Dropbox

Arbor System

In this project I led the creation of a complete design system for all global logged-out customer facing properties on desktop and mobile web.
Challenge
How might we align Dropbox's web and mobile properties in a delightful and clarifying way for our users?
My Role
Design Systems, Visual Design, Project Management
Year
2017
Timeline
3 months
Tools
Sketch, Atomic
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01

Background

In 2016, the Dropbox website was a tangle of mismatched illustration styles, type scales, button styles, and even primitives.

Eight years of design and tech debt was weighing it down, and it badly affected my team's speed of execution and morale.

More importantly, it caused confusion for users and eroded trust in our brand.

We obviously needed a design system. But first, I wanted to frame the problem crisply for the business and our users.

Business problem:
With no design system, and widely divergent surfaces across the site, design and eng debt are high, which slows progress and hurts team morale.
User problem:
Browsing Dropbox web on desktop and mobile is a confusing, visually exhausting experience.

After 3 months of hard work, a new design system was born.

We named it Arbor.

Arbor would go on to support all global logged-out customer facing properties on desktop and mobile web. It worked hand-in-glove with the existing logged-in design system, Maestro.

02

Audit

I did an audit of all our logged-out properties. There were many problem areas. To name just a few:

  • Type: We had 5 completely different type scales, and over 40 different type styles in use across the site.
  • Layout grid: Much of the website was coded to use a bootstrap grid with gutters. However, in practice, no one was using it because designers found the gutters too narrow.
  • Search fields. We had 6 different styles of search fields across the site. The type-ahead dropdown had poor legibility and was hard to parse.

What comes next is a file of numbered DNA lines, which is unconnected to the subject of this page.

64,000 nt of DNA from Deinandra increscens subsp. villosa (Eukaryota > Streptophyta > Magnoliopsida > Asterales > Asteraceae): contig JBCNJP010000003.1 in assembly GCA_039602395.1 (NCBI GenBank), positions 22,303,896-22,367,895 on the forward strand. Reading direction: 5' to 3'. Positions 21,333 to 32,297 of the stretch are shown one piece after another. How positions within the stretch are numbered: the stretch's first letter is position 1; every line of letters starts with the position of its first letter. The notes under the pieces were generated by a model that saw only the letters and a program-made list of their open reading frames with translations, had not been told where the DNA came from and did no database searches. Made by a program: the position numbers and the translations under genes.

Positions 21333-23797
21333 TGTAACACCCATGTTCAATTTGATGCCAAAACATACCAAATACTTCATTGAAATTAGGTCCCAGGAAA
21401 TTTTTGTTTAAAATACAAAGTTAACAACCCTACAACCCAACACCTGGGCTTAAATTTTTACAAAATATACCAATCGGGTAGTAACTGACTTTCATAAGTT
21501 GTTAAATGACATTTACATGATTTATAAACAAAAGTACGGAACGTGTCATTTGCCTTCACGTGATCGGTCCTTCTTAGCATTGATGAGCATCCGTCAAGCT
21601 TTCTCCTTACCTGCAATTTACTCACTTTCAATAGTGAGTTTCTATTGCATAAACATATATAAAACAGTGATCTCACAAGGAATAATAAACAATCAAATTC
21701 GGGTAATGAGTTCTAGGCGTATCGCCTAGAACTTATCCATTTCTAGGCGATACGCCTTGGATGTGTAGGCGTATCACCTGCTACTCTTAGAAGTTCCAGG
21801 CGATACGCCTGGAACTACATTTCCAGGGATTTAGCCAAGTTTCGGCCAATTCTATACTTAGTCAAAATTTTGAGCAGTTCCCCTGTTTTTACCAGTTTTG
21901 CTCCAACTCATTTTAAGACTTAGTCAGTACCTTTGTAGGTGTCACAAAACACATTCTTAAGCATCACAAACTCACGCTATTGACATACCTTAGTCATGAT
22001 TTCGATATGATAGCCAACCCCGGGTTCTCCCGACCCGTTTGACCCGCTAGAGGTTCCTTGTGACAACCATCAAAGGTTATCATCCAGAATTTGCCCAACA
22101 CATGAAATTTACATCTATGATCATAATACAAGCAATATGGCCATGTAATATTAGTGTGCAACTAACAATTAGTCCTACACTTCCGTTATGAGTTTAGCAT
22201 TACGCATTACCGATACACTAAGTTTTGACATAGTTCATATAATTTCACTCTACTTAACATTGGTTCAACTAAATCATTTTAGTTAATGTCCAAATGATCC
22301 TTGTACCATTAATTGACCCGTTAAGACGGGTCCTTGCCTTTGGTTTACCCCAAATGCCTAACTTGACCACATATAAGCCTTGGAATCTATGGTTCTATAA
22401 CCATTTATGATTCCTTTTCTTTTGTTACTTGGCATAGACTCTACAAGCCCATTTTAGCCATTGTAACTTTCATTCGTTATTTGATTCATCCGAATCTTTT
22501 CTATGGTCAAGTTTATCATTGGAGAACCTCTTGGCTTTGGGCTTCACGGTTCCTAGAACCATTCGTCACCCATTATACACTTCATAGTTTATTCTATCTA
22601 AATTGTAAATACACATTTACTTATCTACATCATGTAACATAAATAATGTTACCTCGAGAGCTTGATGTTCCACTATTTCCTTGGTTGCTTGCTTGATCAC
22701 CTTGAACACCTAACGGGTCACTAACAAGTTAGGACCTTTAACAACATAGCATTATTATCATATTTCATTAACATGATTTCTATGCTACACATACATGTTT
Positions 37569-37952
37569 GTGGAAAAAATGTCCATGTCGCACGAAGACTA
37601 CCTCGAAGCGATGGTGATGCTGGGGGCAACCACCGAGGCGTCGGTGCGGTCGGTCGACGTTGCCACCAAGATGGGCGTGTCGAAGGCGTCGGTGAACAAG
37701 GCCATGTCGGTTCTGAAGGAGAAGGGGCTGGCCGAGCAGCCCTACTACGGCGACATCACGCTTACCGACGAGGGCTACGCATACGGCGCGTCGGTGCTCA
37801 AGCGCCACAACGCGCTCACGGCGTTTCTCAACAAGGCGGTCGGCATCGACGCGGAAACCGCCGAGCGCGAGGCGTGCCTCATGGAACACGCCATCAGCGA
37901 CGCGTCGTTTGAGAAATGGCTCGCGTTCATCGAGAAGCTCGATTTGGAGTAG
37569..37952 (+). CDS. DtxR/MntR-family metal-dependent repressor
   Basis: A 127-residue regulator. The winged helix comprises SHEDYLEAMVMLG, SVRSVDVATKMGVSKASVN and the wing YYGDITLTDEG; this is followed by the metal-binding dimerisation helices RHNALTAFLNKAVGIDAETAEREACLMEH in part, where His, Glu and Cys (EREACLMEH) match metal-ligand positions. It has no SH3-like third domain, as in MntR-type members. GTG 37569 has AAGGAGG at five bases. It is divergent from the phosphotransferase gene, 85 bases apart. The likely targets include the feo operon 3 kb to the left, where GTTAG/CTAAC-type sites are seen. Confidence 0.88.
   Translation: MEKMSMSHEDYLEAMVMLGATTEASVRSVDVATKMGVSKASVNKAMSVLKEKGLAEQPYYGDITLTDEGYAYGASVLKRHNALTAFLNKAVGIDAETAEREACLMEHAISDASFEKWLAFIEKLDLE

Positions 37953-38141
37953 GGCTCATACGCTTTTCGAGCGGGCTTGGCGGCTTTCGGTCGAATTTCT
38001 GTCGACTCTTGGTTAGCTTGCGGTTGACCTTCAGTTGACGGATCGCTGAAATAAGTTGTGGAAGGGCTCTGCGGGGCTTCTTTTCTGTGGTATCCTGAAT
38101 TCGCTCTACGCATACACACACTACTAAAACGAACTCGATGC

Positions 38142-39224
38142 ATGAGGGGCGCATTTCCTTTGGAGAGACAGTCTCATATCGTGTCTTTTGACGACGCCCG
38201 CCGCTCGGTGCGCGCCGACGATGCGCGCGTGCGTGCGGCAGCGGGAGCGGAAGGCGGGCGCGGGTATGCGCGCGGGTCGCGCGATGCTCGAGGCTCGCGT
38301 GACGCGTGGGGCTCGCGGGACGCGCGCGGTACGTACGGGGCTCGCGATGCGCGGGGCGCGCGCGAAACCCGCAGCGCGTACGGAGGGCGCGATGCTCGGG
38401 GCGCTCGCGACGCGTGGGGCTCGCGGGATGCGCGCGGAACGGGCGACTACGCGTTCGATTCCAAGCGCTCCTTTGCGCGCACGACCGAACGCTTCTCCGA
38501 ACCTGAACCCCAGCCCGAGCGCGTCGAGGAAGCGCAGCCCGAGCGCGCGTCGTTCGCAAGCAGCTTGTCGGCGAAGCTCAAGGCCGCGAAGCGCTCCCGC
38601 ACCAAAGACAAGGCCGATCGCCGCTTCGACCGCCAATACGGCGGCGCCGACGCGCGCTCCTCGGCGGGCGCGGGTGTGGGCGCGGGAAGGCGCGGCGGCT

I presented the findings from the audit to my team, and then adjacent teams to build support. Everyone agreed: something had to be done.

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03

Fabricate

With the support of design leadership, I led a cross-functional team to take on the challenge of creating a design system.

Our aim was to consolidate our system into a coherent set of primitives, patterns, and components. I’ll highlight the same 3 from above:

Typescale

Headings should sit closer to the content they describe than the content that comes before. Applying margin above text (rather than before and after, or only after) helps ensure that spacings look as they should.

Layout grid

We developed our own gutterless fluid column grid, with 24 columns for desktop and 12 for mobile. All columns are equal in width, and flex in width depending on the total width of the viewport, hitting a max width of 1080px.

Search Fields

With this intricate component, it was important to optimize for legibility, so that users can easily scan and parse the search results. We also designed and built in all states (hover, focus, disabled, and down).

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04

Assemble

Finally, we pulled everything together to construct entire pages and sections of our website.

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05

Results

Arbor transformed the way our team worked. Here are a few highlights:

  • Overhauled the entire website – In just 4 months, we redesigned: Home, Buy, Plans, Dropbox Blog, Help Center, Dropbox Business, Dropbox Paper, Dropbox Plus, The Transparency section, and all marketing and SEO landing pages, and many others.
  • Global rollout – Successfully rolled out to all regions globally with no adverse impact on sign-ups.
  • Reduced costs – Reduced design + eng cost for most projects by about 30%.
  • Less fragmentation – With a design system, my team could put a stop to needless fragmentation on the site that was being driven by experiments on primitives and atoms.
  • Better experiments – The focus of experiments shifted to improvements to UX and user journeys.
  • Improved morale – We celebrated a lot more of the work we did, which all of us were now proud of.